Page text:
Northern Industries begins with a brief history of northern exploration whose purpose, originally, was to locate the Northwest Passage, a quicker route to Asia and Europe. With the melting of the polar ice cap in recent years, the shipping route has widened, and this has factored heavily in the dispute among the U.S., Europe and Canada over proprietary claims, even though Canada has declared sovereignty over the area. The discovery of oil, gas, diamonds, emeralds, gold and other minerals in the North has led to land development which reduces native hunting grounds. This has forced Aboriginal groups to stake land claims which provide the people with more control over northern development. Examples of other topics in this title include eco-tourism, the issue of the seal hunt, and the formation of cooperatives by Inuit artists who produce traditional arts and crafts such as masks, prints and sculpture. Finally, there is brief information about 10 national parks.

     About 100,000 people live in Canada’s North, with Aboriginals representing between 25 and 85% of the population, depending on the area. Following a brief history of the migration of the early nomadic peoples who first lived in the Arctic, People of the North contains information about the northern lifestyle which is a blend of old and new. One example is the use of snowmobiles for hunting and transportation. With the influx of people who gain employment in new industries, the need for goods and services increases. Many towns now boast modern shopping malls, movie theatres and satellite links to other parts of the world. At issue, however, are the damaging effects of industry on the environment and the preservation of Aboriginal languages and traditional ways. A chart compares modern versus traditional ways in terms of language, religion, housing and water and winter travel, while a double-page spread features several native groups- the Inuit, Métis, Gwich’In, Dene, Tlingit and the Northern Tutchone. Readers can also learn to say a half dozen words in Inuktitut.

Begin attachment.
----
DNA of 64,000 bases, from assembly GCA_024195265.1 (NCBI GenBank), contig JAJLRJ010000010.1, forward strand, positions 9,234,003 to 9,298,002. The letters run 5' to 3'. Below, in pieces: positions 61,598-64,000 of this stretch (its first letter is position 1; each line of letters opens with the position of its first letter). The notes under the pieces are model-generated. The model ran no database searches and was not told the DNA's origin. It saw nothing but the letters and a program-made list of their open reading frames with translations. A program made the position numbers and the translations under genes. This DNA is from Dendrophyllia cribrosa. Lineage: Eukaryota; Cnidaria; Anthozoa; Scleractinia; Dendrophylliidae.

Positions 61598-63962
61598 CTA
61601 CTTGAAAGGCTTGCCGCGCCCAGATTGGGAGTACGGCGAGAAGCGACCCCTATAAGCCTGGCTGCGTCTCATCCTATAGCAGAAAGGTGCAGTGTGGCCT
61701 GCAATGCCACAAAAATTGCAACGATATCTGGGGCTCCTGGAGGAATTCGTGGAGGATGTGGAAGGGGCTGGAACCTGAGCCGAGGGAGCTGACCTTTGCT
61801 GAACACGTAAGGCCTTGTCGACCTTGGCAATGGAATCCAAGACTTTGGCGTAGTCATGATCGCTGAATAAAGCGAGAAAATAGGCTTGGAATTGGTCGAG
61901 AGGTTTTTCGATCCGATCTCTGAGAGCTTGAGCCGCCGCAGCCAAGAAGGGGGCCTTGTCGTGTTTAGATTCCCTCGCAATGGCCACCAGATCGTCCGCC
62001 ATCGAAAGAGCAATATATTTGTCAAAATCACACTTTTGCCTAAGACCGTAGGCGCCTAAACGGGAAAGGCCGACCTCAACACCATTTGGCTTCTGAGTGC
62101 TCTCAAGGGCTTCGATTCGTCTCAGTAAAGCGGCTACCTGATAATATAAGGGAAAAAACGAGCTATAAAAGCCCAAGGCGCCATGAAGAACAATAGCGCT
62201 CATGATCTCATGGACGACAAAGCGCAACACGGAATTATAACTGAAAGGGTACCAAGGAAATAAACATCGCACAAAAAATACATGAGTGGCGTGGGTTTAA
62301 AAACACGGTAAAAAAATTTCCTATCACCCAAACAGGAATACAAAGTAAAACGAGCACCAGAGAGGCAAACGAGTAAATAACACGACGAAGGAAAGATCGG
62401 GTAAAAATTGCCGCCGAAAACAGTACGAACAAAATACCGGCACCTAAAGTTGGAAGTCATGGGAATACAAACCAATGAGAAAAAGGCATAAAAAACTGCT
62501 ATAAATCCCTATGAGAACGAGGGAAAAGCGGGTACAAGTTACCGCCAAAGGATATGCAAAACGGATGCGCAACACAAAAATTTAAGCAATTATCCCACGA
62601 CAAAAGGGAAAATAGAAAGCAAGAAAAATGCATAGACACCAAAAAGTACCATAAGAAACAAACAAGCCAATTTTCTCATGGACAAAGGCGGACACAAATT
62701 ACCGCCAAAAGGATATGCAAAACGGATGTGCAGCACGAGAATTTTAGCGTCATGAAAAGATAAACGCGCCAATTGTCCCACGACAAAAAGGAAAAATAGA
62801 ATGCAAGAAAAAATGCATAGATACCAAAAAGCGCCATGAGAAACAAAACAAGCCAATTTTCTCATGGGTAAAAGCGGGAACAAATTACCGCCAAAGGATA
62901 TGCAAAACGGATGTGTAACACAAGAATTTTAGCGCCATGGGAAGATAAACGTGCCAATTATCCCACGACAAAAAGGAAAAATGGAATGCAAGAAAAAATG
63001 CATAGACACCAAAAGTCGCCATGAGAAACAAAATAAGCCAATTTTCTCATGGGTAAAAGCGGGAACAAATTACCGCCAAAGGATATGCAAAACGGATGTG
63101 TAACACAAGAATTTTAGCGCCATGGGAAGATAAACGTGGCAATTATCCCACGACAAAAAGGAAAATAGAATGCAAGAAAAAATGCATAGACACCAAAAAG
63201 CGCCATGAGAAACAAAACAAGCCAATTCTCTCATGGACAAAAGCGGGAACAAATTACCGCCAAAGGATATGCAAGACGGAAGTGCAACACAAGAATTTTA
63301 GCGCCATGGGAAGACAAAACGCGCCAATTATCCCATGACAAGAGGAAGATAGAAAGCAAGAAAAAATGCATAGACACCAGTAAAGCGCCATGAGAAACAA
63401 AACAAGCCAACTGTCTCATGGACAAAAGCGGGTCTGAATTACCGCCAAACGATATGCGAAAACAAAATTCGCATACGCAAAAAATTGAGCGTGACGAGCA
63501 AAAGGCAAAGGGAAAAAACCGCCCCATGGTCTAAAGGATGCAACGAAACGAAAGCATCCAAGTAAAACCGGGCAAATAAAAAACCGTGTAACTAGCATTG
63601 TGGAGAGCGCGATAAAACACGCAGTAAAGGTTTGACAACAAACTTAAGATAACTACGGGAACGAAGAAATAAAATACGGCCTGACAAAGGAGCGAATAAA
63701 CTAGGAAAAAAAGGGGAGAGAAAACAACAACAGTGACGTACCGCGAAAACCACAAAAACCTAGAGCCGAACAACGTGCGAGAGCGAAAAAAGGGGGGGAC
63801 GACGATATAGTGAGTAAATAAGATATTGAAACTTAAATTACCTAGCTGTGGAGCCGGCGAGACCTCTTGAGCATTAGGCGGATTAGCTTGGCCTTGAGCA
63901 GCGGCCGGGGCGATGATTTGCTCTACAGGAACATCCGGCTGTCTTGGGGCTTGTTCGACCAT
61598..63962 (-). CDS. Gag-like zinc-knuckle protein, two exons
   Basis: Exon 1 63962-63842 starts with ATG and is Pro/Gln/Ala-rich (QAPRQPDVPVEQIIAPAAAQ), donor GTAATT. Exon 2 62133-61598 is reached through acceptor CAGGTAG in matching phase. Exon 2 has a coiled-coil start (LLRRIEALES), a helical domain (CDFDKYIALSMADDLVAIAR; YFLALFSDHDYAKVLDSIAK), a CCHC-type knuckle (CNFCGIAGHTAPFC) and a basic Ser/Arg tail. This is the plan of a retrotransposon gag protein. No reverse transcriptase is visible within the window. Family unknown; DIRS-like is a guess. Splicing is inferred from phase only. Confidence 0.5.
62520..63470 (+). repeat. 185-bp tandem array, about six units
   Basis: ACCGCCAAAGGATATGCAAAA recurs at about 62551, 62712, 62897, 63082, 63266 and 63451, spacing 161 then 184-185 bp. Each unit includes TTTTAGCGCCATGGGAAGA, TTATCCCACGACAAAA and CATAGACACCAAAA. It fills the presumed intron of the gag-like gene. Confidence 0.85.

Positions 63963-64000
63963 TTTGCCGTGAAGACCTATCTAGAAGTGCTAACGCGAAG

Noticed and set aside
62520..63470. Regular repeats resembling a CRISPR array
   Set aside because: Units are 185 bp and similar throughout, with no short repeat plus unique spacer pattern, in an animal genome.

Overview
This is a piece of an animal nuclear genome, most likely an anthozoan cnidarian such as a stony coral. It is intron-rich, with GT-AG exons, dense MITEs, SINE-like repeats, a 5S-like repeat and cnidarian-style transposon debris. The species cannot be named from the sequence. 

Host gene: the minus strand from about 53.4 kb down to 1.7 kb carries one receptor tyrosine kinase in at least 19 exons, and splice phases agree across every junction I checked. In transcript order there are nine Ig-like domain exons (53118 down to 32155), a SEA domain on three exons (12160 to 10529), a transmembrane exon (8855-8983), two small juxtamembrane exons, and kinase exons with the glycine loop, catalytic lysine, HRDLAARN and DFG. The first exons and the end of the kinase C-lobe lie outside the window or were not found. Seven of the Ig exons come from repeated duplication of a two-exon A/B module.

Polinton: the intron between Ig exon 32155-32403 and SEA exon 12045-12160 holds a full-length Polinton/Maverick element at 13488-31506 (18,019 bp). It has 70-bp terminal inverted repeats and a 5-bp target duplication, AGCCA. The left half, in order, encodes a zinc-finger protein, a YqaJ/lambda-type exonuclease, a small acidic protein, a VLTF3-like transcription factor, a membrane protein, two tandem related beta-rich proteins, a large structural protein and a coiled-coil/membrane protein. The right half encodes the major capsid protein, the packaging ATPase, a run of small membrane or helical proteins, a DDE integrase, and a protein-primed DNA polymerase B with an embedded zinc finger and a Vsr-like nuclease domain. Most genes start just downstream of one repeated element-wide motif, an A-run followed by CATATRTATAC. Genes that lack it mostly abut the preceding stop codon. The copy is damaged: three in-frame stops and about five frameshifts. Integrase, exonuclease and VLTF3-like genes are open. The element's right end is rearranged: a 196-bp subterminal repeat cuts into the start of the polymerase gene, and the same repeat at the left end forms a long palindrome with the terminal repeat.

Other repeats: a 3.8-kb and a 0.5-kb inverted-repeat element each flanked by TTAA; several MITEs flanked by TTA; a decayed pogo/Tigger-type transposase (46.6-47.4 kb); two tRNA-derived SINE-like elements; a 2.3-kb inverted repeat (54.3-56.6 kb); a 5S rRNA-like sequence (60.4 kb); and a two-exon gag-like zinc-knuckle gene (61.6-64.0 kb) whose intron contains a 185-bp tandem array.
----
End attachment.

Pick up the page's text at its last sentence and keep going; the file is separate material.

Finally, Plants and Animals of the North describes the North’s three major biomes- the Arctic tundra, the boreal forest and the polar seas. Despite its cold, dry environment, this area is teeming with life. In fact, the Arctic seas are home to some of the world’s unique animals. Illustrations in this book include a map indicating the different biome areas and a diagram depicting three different food chains, one for each of the biomes. Examples of physical and behavioural adaptations that help plants and animals to survive in this harsh environment are provided, some of which are the insulating properties of dense, thick fur and blubber of some mammals, and the ability of the mountain avens plant to reflect heat via its light-coloured petals to the dark centre. As is typical of the titles in the series, this book describes the problems of habitat loss due to human activity, such as land development projects, global warming and pollution. Because the thickness of the polar ice has been reduced by 30%, walruses are challenged to find ice that will support their heavy weight. Even small changes can have a dramatic, drastic impact on wildlife. For instance, a single tire track can destroy plants that have been growing for centuries. Endangered animals include the beluga whale, the whooping crane and the Peary Caribou. Eight wildlife sanctuaries are listed along with a short list of facts about each one. At the back of the book is an experiment which can be done at home using common household items. Readers can make a blubber bag out of lard and plastic sandwich bags to demonstrate the insulating properties of a variety of glove materials.

     Well written and thought-provoking, this timely series take a serious look at the changing dynamics of Canada’s northern environment.

Highly Recommended.

Gail Hamilton is a retired teacher-librarian in Winnipeg, MB.

To comment on this title or this review, send mail to cm@umanitoba.ca.

Copyright the Manitoba Library Association. Reproduction for personal use is permitted only if this copyright notice is maintained. Any other reproduction is prohibited without permission.

Published by
The Manitoba Library Association
ISSN 1201-9364
Hosted by the University of Manitoba.
 

NEXT REVIEW |TABLE OF CONTENTS FOR THIS ISSUE - June 4, 2010.

AUTHORS | TITLES | MEDIA REVIEWS | PROFILES | BACK ISSUES | SEARCH | CMARCHIVE | HOME